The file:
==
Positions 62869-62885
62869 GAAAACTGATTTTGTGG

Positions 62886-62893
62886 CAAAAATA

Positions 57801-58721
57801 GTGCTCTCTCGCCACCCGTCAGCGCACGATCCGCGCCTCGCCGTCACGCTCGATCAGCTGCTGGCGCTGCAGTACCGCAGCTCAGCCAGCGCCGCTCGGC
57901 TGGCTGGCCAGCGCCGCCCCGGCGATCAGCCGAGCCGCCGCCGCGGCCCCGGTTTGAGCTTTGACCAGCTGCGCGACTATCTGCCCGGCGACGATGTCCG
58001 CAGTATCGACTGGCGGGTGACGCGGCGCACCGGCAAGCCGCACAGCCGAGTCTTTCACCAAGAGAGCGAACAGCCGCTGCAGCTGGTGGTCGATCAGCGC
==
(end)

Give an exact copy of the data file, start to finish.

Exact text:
Positions 62869-62885
62869 GAAAACTGATTTTGTGG

Positions 62886-62893
62886 CAAAAATA

Positions 57801-58721
57801 GTGCTCTCTCGCCACCCGTCAGCGCACGATCCGCGCCTCGCCGTCACGCTCGATCAGCTGCTGGCGCTGCAGTACCGCAGCTCAGCCAGCGCCGCTCGGC
57901 TGGCTGGCCAGCGCCGCCCCGGCGATCAGCCGAGCCGCCGCCGCGGCCCCGGTTTGAGCTTTGACCAGCTGCGCGACTATCTGCCCGGCGACGATGTCCG
58001 CAGTATCGACTGGCGGGTGACGCGGCGCACCGGCAAGCCGCACAGCCGAGTCTTTCACCAAGAGAGCGAACAGCCGCTGCAGCTGGTGGTCGATCAGCGC